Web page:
When the ceremony was complete, he raised himself, standing tall, his young back erect and strong. He slowly raised his eyes to The Locator, surprised to see the elder grinning at him. Thelanon grinned back, then rushed forward to be enveloped in the open arms.

“I will miss you, uncle.” His voice was muffled against the old man’s tunic.

“I will watch over you, Thelanon. You may not always feel me. It is, after all, a long way down, but know that I will watch over you as you, in turn, will Guard your Being.”

With one final embrace, Thelanon stepped back and looked into the wise grey eyes that had watched over him these many years. He offered a smile to demonstrate his courage, then he was suddenly gone.

The Locator smiled quietly to himself, a little envious of the adventure on which Thelanon was about to embark.

Monday, August 24, 2009

Wheels in Motion ~ Chapter Seven

Today's muse: Wood and Pixels Narratives

* * *

Chapter 7

Walking along the gravel drive, Carol surveyed the car, taking in the sleek lines, practically melting at the convertible top.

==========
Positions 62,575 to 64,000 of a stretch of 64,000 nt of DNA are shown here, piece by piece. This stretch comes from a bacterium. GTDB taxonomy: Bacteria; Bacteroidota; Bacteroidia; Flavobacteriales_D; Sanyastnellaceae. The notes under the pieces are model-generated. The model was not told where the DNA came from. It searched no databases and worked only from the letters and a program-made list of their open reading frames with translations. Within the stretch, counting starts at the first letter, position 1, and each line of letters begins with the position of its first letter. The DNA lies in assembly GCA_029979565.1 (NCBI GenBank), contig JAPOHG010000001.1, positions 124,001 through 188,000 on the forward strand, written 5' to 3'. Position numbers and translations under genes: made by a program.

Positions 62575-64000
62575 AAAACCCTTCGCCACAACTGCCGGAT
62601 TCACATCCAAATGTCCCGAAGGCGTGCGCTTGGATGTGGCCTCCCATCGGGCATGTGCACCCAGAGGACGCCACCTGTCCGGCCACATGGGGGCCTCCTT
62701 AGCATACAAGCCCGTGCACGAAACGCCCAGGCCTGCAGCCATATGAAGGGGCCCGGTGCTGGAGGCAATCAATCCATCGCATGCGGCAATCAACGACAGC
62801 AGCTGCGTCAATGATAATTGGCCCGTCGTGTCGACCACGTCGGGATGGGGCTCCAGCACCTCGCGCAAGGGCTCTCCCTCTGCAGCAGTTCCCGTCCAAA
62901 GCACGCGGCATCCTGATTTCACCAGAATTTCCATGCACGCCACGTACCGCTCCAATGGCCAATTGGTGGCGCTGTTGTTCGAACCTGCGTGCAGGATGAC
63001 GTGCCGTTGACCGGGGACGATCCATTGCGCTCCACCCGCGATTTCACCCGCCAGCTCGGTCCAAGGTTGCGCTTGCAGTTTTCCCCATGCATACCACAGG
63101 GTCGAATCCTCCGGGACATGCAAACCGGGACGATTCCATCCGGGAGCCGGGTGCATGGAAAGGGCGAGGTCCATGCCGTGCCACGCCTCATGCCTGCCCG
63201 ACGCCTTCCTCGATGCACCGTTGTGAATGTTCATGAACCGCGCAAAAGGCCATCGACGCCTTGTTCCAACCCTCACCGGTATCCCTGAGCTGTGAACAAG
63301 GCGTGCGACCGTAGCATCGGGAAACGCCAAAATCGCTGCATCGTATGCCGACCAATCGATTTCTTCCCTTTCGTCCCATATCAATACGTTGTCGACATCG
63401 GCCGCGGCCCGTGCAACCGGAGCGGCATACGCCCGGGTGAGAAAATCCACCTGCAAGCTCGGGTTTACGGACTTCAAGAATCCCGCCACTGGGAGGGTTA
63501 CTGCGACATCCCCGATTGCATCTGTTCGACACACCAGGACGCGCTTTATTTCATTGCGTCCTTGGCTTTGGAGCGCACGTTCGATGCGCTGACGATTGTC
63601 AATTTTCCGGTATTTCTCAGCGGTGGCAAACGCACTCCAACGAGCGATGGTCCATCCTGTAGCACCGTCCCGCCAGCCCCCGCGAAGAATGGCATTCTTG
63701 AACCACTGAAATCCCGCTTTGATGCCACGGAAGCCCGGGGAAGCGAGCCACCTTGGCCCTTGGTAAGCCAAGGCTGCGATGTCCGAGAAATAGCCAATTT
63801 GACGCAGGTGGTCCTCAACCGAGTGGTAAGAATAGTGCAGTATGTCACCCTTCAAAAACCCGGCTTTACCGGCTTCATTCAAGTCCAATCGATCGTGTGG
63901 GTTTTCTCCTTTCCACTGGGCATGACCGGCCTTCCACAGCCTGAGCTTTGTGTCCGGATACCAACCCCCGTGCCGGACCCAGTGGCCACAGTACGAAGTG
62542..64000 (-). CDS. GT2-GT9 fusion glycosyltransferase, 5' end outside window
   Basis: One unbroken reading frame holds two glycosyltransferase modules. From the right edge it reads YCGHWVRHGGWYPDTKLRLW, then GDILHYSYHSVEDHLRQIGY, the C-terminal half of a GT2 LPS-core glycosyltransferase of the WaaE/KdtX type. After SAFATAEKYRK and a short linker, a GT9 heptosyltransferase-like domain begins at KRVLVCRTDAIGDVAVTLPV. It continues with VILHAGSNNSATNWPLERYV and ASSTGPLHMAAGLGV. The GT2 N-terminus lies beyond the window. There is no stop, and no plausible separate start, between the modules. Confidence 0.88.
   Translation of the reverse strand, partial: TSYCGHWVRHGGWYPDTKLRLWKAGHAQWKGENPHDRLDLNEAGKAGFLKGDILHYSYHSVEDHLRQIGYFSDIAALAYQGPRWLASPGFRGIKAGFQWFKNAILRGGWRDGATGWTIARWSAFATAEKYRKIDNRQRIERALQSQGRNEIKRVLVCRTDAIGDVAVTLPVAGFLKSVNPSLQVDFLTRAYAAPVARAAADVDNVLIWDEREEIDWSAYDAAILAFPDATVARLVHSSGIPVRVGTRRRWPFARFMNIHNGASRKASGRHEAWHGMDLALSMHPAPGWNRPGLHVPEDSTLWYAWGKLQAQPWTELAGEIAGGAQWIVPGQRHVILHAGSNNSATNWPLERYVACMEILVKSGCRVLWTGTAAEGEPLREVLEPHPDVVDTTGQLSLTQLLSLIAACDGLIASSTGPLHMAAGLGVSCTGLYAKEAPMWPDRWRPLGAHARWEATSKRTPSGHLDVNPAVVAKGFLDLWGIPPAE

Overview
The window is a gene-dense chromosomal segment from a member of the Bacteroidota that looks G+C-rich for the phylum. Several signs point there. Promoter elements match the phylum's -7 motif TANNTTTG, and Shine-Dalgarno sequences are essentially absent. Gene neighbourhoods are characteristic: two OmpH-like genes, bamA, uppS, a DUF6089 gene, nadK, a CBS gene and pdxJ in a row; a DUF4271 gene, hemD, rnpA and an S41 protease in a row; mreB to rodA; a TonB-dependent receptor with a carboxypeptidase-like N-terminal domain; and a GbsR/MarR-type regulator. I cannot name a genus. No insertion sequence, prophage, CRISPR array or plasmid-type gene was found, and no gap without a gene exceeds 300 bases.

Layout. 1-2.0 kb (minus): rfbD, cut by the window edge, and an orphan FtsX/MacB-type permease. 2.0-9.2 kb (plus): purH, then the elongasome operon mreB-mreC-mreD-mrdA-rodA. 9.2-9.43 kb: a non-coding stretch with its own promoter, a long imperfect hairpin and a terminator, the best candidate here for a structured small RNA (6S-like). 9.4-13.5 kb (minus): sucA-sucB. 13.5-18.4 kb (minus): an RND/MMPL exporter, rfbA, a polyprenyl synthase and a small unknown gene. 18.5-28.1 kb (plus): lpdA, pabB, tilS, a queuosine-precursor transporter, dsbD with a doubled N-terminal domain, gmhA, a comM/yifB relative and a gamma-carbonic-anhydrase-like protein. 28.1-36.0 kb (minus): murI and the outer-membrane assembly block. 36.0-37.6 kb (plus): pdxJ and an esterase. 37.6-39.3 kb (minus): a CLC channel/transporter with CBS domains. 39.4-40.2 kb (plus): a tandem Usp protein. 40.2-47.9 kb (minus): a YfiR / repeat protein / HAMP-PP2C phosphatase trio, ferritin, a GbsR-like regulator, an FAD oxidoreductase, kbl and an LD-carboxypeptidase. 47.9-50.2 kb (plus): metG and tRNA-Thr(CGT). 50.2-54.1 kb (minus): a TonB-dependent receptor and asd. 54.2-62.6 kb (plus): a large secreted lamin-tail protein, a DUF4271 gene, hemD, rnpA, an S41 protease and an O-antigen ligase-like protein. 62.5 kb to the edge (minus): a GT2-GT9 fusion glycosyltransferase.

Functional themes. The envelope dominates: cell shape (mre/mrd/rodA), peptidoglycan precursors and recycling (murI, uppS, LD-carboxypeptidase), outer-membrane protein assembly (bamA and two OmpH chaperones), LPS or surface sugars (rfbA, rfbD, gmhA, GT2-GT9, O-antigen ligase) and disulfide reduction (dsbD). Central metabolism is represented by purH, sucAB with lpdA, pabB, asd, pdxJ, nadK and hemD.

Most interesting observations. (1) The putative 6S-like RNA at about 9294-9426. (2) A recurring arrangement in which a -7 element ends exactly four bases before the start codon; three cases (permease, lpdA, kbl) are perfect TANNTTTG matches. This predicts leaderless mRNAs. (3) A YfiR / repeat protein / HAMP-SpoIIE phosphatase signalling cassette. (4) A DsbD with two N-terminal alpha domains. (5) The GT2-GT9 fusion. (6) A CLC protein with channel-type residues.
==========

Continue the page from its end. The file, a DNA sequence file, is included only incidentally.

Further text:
“I heard you bought the Miller’s old car.” She smiled at Billy’s frown. “Word travels fast in a small town.”

To his relief, Carol slowly nodded her approval. He hadn’t realized he was holding his breath, was nervous about her reaction. Oddly, he realized, her opinion mattered quite a bit to him.

Leaning into the engine compartment, they gazed at the various components together. “Holy cow, Mr. Miller sure keeps his cars clean,” she marvelled.

Billy nodded in agreement, caressing the air hose. “Mr. Miller said she has the J-2 option package which ...”

“Which gives her 300 horsepower instead of the stock 277,” Carol interrupted. “With the V8, she’s going to go like smoke.”

Billy slowly turned his head, dumbstruck. “I didn’t know you knew all that junk,” he said, awed.

She grinned mischievously, moving around the car. “There’s a lot you don’t know about me, Billy Peterson,” she added airily and, opening the passenger door, she sat inside, adjusting the side mirror. “With the top down, I bet it feels like you’re flying.” Raising her arms straight up, she closed her eyes, a small smile playing on her lips and, tipping her head back, she imagined driving along a quiet road, the wind blowing her hair wildly behind her.

Billy felt a drop in his stomach then, like cresting a hill a little too fast. She looked fabulous sitting in his car like that; it skewed everything. Opening her eyes, Carol saw Billy staring at her, an odd expression on his face. Suddenly self-conscious, she brought her arms down, wrapping them around her waist, and stared at the floor.